We all come to housing advocacy from different places, literally and figuratively. As I take on the role of Director of Policy and Research for Abundant Housing LA, I wanted to take some time to introduce myself, in the context of the neighborhoods where I have lived.
Neighborhoods help to shape us in powerful and often subtle ways. They can influence our ideas about what is “right” and “normal” in a community. Having been fortunate to have lived in five distinct neighborhoods, I can attest that they all offer lessons about housing policy.
Starting with this post, I write about my experience with each neighborhood, and how they informed my views on housing. I am going to start with the neighborhood of my childhood, Los Altos, Long Beach.
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Los Altos, Long Beach, CA
I grew up in a house on the far east side of Long Beach, near Cal State Long Beach and the 405/605 Freeway Interchange. The neighborhood is classic 1950s suburbia: single-family zoning, strip malls at the intersections of some arterial streets.
Sound familiar? It should. According to the American Community Survey (ACS), about 20% of the housing in Los Angeles County was built in the 1950s, an era of explosive suburban growth that marks the dawn of the huge Baby Boom generation after World War II. My parents were able to buy a house there in the 1970s on public school teachers’ salaries.
Growing up, I didn’t ride transit much, and I got a driver’s license as soon as I could, like pretty much everyone else my age I knew. I didn’t think about housing affordability much. My parents had steady jobs, we had a roof over our head, we never moved. For me, that was just normal. It didn’t occur to me until later that many other people are not as privileged as I am.
Young families today, including my own family, would have a much harder time affording to live in the neighborhood where I grew up: Data from the LA County Assessor shows recent home sales in the immediate area have run from the high $700,000s to the low $900,000s.
Despite high market prices, the assessed value of my parents’ home is under $200,000. This is thanks to 1978’s Proposition 13, which limits the rate of increase in property taxes. I love my parents and I’m not trying to pick on them here, but I do want to illustrate the larger point, which is that existing property owners don’t necessarily feel the housing affordability crisis. They often have fixed-rate mortgages and pay property taxes that are based on the legal fiction that their homes are worth much less than the market value.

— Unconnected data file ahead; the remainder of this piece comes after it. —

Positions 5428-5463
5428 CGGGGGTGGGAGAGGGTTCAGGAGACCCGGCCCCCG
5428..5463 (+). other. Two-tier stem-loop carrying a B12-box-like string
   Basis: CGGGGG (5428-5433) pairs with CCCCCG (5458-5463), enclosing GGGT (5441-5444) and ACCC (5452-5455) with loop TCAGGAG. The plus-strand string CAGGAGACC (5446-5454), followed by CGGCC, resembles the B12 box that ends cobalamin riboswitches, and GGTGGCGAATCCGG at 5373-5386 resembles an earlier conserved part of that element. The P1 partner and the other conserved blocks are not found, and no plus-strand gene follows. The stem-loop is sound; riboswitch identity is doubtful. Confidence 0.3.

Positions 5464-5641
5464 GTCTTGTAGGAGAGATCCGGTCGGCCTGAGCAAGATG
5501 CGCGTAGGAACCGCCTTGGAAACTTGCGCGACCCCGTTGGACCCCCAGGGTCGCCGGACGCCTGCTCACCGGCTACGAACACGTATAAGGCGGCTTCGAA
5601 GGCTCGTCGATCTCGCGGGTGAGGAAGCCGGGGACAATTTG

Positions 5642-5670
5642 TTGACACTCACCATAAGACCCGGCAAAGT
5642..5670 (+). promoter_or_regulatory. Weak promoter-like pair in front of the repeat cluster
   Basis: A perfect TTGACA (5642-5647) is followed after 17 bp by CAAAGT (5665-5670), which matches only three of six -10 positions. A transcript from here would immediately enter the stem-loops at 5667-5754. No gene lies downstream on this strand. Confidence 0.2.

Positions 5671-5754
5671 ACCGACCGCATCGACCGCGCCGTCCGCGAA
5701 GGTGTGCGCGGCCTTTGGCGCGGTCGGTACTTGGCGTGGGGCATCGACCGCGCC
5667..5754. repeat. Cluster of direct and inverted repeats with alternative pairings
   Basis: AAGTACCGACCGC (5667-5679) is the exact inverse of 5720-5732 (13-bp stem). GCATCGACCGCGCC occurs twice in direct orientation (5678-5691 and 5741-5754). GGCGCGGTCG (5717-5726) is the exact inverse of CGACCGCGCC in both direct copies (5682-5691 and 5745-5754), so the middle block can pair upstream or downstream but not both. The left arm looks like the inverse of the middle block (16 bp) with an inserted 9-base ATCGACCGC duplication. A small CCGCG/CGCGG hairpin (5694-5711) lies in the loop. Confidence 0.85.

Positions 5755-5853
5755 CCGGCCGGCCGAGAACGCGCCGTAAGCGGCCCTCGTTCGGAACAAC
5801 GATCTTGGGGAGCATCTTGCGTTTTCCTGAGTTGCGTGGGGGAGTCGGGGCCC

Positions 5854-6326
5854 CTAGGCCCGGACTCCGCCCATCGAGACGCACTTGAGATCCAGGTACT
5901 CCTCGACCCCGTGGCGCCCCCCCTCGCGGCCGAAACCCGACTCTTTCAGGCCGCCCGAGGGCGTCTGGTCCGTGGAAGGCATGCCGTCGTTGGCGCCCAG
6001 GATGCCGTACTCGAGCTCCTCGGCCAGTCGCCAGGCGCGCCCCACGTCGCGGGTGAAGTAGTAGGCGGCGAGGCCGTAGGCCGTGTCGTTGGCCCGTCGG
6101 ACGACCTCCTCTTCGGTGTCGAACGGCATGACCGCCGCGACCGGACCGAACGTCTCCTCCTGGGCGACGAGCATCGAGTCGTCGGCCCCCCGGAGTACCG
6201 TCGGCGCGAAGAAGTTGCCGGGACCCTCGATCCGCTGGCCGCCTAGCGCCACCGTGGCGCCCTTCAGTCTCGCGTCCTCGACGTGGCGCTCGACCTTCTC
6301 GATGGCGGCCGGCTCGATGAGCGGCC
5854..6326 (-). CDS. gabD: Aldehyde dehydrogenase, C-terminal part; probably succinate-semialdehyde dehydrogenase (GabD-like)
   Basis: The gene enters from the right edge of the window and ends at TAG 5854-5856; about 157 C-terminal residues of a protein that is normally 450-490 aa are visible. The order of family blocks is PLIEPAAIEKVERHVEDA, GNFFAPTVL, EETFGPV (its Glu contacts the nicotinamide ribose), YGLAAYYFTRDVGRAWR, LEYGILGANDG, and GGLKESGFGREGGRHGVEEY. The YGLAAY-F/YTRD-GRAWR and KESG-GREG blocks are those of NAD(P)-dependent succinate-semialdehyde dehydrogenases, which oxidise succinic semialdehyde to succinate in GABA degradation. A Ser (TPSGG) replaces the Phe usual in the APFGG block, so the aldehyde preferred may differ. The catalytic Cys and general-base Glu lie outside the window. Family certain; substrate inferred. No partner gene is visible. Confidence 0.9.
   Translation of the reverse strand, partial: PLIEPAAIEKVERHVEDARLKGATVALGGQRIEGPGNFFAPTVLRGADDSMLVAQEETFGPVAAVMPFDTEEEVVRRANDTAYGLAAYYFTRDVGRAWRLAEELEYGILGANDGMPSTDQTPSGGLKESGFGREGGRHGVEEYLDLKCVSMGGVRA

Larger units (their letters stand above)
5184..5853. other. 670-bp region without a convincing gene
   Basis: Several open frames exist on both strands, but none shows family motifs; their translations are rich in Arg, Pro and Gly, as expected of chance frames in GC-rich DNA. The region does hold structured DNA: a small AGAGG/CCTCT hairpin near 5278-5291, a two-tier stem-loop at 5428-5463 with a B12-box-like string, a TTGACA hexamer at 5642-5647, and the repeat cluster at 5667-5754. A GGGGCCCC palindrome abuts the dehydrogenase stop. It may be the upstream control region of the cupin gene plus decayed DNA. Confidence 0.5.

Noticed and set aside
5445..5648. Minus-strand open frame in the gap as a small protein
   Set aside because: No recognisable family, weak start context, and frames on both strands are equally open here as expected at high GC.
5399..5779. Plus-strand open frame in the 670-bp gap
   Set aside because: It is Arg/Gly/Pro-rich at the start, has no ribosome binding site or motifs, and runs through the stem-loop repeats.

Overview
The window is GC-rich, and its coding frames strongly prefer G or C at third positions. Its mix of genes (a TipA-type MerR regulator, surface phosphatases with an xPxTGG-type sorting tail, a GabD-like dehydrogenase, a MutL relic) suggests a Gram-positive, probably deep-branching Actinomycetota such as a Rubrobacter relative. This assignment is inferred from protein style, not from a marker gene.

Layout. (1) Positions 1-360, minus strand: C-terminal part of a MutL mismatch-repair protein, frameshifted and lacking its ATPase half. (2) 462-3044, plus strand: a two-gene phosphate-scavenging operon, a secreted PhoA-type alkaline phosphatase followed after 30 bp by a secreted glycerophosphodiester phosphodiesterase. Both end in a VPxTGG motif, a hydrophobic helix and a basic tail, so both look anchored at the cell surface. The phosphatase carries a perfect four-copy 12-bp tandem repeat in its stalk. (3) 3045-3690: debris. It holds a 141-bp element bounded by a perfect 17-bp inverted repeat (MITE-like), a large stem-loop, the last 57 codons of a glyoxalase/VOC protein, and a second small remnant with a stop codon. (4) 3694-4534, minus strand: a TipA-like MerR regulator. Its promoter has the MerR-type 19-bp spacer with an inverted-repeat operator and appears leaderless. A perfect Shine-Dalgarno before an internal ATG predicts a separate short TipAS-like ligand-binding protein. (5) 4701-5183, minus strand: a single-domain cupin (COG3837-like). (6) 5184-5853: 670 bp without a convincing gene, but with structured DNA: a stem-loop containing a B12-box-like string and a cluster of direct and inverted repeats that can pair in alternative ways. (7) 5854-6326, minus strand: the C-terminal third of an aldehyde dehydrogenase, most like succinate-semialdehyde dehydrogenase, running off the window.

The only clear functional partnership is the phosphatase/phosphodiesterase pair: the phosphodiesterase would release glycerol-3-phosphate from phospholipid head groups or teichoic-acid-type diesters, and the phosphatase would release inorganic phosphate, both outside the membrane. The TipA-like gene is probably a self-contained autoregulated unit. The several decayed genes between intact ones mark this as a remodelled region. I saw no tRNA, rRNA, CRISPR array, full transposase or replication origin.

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It strikes me in retrospect how segregated my old neighborhood is. Of course, and thankfully, racial covenants and redlining are no longer legal practices. But the legacy of those practices endures: 2019 data shows that only 39% of households were headed by someone who identified as “non-Hispanic white” (using Census terminology) in the city of Long Beach, but in the census tract where I grew up, that figure is about 69%.
That toxic brew of racist housing policy would have barred my father, a Black man, from living in his neighborhood, had he tried to do so prior to Shelly v. Kraemer in 1948, or the passage of the Fair Housing Act in 1968. Other racist laws prevalent in America could have barred him from marrying my mother, a white woman, until Loving v. Virginia shut that down in 1967. While my father made it into a neighborhood racist policy tried to exclude him from, many more people of color and people with low incomes weren’t as fortunate.
Another lesson from this neighborhood is that state-owned land is a good opportunity to get around restrictive local zoning. Look no further than the big blue Walter Pyramid on the campus of Cal State Long Beach. It symbolizes what is possible when we dare to let our cities be architecturally interesting.
Los Altos remained my home until I moved out for college. I will be back for more musings about where I have lived and what I have learned from these places. Stay tuned!
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